MLK convinced Nichelle Nichols to stay on Star Trek

LATE Actress Nichelle Nichols was once close to turning down the role of Lieutenant Uhura in Star Trek franchise. But thanks to the advice of the Reverend Martin Luther King, Nichols decided to continue starring as an iconic character.

In a 2011 interview with US National Public Radio (NPR), Nichols explained that she lost interest in her character after the first season ended in 1967. Uhura disagreed with her.

“I grew up in musical theatre. For me, the highlight and epitome of my life as a singer, actor and dancer/choreographer was to perform on Broadway,” said Nichols, who died on July 30 at the age of 89.

She added, “I came to tell Gene Roddenberry that I was leaving after the first season and he was very upset about it.” However, he told her, “Take a weekend and think about what I’m trying to achieve here on this show.”

In later interviews, Roddenberry said that this was because Nichols was “an integral part” of the series. And that very weekend, Nichols ran into Reverend King at a fundraiser.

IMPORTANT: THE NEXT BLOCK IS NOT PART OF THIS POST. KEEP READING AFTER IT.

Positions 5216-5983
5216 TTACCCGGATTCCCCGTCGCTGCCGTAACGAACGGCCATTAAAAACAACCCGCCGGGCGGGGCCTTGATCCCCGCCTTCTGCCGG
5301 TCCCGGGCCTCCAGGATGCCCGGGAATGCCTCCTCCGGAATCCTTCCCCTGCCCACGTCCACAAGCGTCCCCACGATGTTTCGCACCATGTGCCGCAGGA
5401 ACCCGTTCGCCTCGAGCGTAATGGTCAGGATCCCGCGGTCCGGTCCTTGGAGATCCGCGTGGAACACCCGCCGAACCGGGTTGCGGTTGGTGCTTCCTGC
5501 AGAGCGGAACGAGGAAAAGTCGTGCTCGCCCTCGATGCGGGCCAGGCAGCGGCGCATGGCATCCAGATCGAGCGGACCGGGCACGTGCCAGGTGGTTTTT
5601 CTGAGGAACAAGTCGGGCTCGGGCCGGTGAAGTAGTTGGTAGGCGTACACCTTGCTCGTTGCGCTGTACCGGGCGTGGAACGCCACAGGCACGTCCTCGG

King, who was a “trekker”, also convinced her to stay in Star Trek when she told him about her plans to quit smoking. Nichols recalled King scoring again: “Don’t you see what this man (Roddenberry) has achieved? For the first time, the world sees us as we should be seen.

“Do you understand that this is the only performance that my wife Coretta and I will let our young children stay up and watch?”

After much deliberation, she agreed to stay and has inspired generations of black viewers and women with her role ever since. One of them was Zoe Saldana, who later played Uhura in JJ Abrams’ adaptation. The actress called Nichols an icon who paved the way for many women of color.